18 Table 3-2. Framework for Action for Objective 2 (Increase breeding success). Time scale: Immediate launched within the next year; Short launched within the next 3 years; Medium launched within the next 5 years; Long launched within the next 5-10 years; Ongoing currently being implemented and should continue; Rolling to be implemented perpetually (any action above from immediate to ongoing can be also qualified as rolling) Direct problem: Low breeding success Underlying problems 8 Objective 2: Increase breeding success Result Action Priority Time scale Organisations responsible Reduced breeding success as a result of disturbance during the critical stages of the breeding season Result 2.1. Human access to key breeding areas in the Baltic archipelagos is minimised and prevented where possible during the breeding season Review and augment as required the network of protected areas in order to cover all key breeding sites Applicable to: SE, FI, EE, NO, RU Extend and enforce the period of access prohibition to the key breeding sites to fully include the Velvet Scoter breeding season Applicable to: SE, FI, EE, NO, RU High Medium State conservation agencies High Immediate Medium / Rolling State conservation agencies 8 For details, see Annex 2. 17

19 Table 3-3. Framework for Action for Objective 3 (Close knowledge gaps). Time scale: Immediate launched within the next year; Short launched within the next 3 years; Medium launched within the next 5 years; Long launched within the next 5-10 years; Ongoing currently being implemented and should continue; Rolling to be implemented perpetually (any action above from immediate to ongoing can be also qualified as rolling) Direct problem: Lack of knowledge Underlying problems 9 Objective 3: Close knowledge gaps Result Action Priority Time scale Organisations responsible Lack of knowledge on essential population parameters of Velvet Scoter, ecology, movements and distribution, as well as on scale and impacts of limiting factors Result 3.1. Research and monitoring work on priority issues are undertaken Strengthen and regularly implement a coordinated mid-winter census across the range Applicable to: all range states with wintering aggregations of VS (BE, DK, EE, FI, FR, DE, LV, LT, NO, NT, PL, RU, SE, UK) Develop and undertake widescale telemetry studies and bird surveys to understand movements, identify moulting and bottleneck staging sites and understand population delineation Applicable to: all range states (BE, DK, EE, FI, FR, DE, LV, LT, NO, NT, PL, RU, SE, UK) Essential Immediate 10 / Rolling State conservation and research agencies, NGOs High Short Medium State conservation and research agencies, research institutions, NGOs Undertake a genetic screening of birds for the purpose of population delineation Low Medium State research agencies, research institutions 9 For details, see Annex Next internationally coordinated mid-winter census is planned for January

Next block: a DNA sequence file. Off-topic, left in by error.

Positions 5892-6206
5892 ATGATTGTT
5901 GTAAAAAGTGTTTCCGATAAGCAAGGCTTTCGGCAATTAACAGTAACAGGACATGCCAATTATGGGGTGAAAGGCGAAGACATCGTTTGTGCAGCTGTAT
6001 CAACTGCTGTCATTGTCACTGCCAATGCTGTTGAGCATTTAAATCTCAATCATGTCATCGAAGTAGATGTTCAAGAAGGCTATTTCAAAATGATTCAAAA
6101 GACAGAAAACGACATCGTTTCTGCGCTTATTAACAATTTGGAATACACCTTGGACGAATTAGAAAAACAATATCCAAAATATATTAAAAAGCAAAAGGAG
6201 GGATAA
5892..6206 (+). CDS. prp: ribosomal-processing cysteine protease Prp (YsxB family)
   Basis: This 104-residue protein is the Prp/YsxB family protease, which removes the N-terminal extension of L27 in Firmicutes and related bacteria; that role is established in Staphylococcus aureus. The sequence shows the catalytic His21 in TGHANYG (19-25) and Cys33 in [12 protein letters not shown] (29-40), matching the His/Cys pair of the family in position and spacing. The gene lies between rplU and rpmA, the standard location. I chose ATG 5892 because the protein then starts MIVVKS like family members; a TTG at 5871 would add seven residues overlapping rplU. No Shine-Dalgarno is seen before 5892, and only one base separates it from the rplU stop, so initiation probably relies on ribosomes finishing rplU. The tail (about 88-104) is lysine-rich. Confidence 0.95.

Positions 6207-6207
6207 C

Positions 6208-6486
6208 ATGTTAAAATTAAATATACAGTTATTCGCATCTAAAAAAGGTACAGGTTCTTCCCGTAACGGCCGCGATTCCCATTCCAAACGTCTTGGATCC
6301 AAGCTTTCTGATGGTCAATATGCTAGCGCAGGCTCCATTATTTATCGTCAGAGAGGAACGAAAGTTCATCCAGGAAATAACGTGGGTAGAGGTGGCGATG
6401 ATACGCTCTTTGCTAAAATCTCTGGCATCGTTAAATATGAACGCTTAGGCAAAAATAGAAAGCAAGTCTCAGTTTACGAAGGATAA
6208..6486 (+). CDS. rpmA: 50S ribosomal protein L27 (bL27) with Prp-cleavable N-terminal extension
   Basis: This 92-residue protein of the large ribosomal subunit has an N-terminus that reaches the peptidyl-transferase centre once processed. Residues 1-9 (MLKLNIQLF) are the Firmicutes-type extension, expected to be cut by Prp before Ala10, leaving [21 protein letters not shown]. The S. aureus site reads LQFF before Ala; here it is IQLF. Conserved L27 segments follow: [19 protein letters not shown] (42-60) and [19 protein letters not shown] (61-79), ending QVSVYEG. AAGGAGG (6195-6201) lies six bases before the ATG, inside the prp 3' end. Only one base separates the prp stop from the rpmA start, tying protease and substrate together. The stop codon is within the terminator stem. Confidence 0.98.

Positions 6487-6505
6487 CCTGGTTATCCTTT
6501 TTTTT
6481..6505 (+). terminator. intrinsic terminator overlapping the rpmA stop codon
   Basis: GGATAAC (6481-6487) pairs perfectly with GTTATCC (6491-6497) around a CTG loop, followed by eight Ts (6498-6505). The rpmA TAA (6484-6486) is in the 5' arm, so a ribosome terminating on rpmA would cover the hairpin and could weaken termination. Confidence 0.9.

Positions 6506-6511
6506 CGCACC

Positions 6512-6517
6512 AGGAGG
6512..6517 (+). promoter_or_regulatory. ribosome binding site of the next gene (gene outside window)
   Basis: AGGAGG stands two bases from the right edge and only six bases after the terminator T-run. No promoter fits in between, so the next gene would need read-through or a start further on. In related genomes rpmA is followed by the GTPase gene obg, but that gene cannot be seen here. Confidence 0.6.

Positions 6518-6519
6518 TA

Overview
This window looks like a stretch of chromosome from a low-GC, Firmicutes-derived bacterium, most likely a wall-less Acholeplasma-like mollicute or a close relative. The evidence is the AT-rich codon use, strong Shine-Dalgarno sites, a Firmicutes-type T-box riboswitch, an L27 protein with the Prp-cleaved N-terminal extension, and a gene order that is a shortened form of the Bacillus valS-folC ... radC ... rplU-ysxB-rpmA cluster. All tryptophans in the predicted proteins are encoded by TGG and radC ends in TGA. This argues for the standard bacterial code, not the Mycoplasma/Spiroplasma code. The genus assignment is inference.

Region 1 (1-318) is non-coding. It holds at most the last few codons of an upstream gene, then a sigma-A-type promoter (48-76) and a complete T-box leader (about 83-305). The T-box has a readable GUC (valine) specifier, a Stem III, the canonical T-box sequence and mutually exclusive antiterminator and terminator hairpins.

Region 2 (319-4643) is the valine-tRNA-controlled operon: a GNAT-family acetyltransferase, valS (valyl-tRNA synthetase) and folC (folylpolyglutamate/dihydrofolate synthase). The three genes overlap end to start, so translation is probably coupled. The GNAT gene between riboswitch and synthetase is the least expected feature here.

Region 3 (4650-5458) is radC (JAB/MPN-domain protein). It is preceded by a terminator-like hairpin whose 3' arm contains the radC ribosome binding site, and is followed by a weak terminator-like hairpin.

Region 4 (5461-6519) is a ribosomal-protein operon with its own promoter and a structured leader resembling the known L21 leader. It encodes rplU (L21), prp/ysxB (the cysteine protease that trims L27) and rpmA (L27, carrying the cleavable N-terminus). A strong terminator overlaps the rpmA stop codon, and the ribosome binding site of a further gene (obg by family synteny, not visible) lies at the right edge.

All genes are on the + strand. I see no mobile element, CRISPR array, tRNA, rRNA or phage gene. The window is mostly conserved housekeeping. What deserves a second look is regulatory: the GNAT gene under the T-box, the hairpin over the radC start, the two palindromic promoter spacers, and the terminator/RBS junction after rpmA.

20 Direct problem: Lack of knowledge Underlying problems 9 Objective 3: Close knowledge gaps Result Action Priority Time scale Organisations responsible Applicable to: all range states (BE, DK, EE, FI, FR, DE, LV, LT, NO, NT, PL, RU, SE, UK) Undertake studies and establish monitoring of breeding success and survival at a representative suite of sites across the range, including impact of limiting factors (DK, EE, FI, DE, LV, LT, NO, PL, RU, SE) Undertake a breeding distribution, population density and habitat mapping study and monitoring of breeding habitat conditions and changes, including impact of limiting factors with breeding range of VS (EE, FI, NO, RU, SE) Undertake an extensive study on foraging ecology and bioenergetics, including limiting factors, in the Baltic and on breeding grounds with breeding, wintering and staging aggregations of VS (DK, EE, FI, DE, LV, LT, NO, PL, RU, SE) Essential Short / Rolling State research agencies, research institutions High Medium / Rolling State research agencies High Short Medium State research agencies, research institutions 19

21 Direct problem: Lack of knowledge Underlying problems 9 Objective 3: Close knowledge gaps Result Action Priority Time scale Organisations responsible Study and periodically assess the scale of egg collection and legal and illegal hunting in Russia Applicable to: RU Undertake regular independent assessment of the scale of by-catch in fisheries, including fishing effort, in the marine environment and large freshwater areas throughout the range, and assess the population-level impact of this by-catch with wintering, staging and moulting aggregations of VS (DK, EE, FI, DE, LV, LT, NO, PL, RU, SE) Develop and initiate research projects that examine the impact of climate change factors on the population status of VS with breeding, wintering, staging and moulting aggregations of VS (DK, EE, FI, DE, LV, LT, NO, PL, RU, SE) Medium Medium / Rolling State and regional research agencies High Short / Rolling State conservation, fisheries and research agencies, NGOs, research institutes Medium Medium State research agencies, research institutions 20